Going Inside Stratford’s Tundras and Deserts

“Why is it so hot/cold in here?” asks every Stratford student. Ever. Why? Because

Stratford Academy consistently seems to be the temperature students don’t want it to be: either scalding hot in the winter or Arctic cold in the spring and the fall, even though each classroom is equipped with a thermostat.

According to Upper School Principal Margaret Brogdon, there is not a school rule regulating temperatures. However, Stratford does refer to guidelines suggesting ideal temperatures for a learning environment.

“The teachers control the individual thermostats in their classrooms. At the end of the school day, they are asked to turn the thermostat to a moderate setting in order to keep costs low. I usually like my room to be in a sort of moderate zone. I try to appeal to the students as well. If the students are not comfortable, then I think that’s not a good learning environment, so I’m constantly asking students about comfort,” Brogdon said.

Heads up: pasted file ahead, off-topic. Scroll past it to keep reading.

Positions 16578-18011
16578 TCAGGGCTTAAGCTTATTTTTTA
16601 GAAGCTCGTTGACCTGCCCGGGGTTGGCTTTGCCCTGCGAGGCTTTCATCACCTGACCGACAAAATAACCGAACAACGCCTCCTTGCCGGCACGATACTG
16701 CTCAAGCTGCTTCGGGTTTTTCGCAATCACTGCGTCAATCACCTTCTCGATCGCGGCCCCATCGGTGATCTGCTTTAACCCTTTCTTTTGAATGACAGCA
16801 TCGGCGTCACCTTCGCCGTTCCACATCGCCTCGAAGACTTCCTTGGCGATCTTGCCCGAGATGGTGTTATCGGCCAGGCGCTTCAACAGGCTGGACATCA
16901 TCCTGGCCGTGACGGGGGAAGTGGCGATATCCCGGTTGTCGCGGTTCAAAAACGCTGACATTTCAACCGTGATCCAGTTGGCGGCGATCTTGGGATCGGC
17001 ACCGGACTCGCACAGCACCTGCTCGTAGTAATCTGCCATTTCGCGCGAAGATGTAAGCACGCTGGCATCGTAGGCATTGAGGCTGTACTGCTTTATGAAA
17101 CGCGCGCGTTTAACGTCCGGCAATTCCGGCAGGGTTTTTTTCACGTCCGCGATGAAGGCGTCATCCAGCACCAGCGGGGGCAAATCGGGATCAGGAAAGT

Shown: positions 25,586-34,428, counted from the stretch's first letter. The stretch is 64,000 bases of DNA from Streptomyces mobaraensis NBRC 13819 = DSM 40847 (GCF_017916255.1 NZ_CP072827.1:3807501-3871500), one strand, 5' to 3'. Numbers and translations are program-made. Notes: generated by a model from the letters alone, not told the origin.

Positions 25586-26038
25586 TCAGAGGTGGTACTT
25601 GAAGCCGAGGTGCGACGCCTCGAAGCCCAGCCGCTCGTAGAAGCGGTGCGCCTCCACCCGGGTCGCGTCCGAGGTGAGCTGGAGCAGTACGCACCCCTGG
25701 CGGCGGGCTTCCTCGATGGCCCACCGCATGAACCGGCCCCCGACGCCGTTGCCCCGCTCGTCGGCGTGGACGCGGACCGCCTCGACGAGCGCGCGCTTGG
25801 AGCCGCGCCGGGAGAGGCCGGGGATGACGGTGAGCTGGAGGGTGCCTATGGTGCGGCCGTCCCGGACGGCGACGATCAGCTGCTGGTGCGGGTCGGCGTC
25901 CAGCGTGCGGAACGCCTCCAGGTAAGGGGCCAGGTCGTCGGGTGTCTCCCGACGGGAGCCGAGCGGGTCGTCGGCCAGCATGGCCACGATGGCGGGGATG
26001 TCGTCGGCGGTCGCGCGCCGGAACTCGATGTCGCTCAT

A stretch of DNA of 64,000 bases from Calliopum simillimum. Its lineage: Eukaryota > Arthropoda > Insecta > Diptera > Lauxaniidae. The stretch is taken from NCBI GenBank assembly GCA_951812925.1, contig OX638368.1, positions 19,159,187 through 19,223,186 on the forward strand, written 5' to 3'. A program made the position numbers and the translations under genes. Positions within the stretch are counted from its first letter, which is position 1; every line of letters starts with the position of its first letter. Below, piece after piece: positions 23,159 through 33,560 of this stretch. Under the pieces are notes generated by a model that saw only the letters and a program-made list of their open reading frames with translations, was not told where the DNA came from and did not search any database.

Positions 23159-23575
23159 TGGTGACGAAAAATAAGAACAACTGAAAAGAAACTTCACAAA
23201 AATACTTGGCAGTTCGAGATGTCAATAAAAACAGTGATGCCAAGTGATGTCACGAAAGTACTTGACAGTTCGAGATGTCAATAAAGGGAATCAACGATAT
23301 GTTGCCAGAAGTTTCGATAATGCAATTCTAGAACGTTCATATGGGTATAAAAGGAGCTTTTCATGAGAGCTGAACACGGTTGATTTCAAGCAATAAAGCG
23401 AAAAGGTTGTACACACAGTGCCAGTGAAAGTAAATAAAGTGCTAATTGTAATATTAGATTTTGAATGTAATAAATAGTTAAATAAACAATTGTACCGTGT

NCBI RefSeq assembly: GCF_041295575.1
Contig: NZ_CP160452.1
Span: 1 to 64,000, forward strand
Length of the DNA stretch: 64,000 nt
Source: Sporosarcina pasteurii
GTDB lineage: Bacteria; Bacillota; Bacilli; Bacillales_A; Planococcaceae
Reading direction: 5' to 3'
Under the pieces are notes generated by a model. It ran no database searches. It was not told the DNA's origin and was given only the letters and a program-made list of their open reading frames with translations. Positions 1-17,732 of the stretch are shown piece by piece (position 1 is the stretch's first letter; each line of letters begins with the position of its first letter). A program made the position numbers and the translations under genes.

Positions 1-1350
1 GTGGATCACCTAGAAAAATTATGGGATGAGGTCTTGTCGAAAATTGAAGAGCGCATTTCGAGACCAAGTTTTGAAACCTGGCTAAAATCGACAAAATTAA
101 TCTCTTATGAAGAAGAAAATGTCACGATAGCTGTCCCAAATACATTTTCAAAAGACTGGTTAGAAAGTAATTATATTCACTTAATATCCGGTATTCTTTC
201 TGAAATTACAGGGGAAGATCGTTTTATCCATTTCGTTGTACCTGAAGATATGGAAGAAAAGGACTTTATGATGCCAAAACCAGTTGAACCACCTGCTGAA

Faculty have different ideas on how to handle their classroom temperature.

Mr. Ben McLain, upper school Spanish teacher, allows students to control his room temperature.

Ms. Maddie Henderson, upper school English teacher, teaches all of her classes in the MU (the mobile unit). She controls the temperature. “Come May, it will be really hot in there so we have fans, but they’re really loud making it hard to hear. In the winter, I have to turn the heat on, but I like it hot,” Henderson said.

While Henderson prefers her classroom a little warm, fellow English teacher Dr. Frank Katz has a different reputation. He notoriously dwells in Stratford’s very own icy tundra.

“My thermostat only gets down to 55 degrees although there are some people who have measured it  and said, obviously incorrectly, because of the school mandated temperatures, that its been as low as 50 degrees.  If it were true that it were that cold, which obviously isn’t, it would be that cold because the teacher lives in it and enjoys that temperature throughout the day, whereas the students are only there for 45 minutes at a time,” Katz said.

In addition, it’s possible that the school dress code for male faculty mandates either a shirt and tie or a turtleneck and sweater. If that were the case, and the loophole of turtleneck and sweater be discovered, and it was much more comfortable than a shirt and tie, then that might warrant the temperatures theoretically being lowered in the room. But that’s not true because the school has mandated a temperature between 72 and 75 degrees in the classroom, and I would never break a school rule,” Katz said.

A mandated classroom temperature does not exist, according to Brogdon.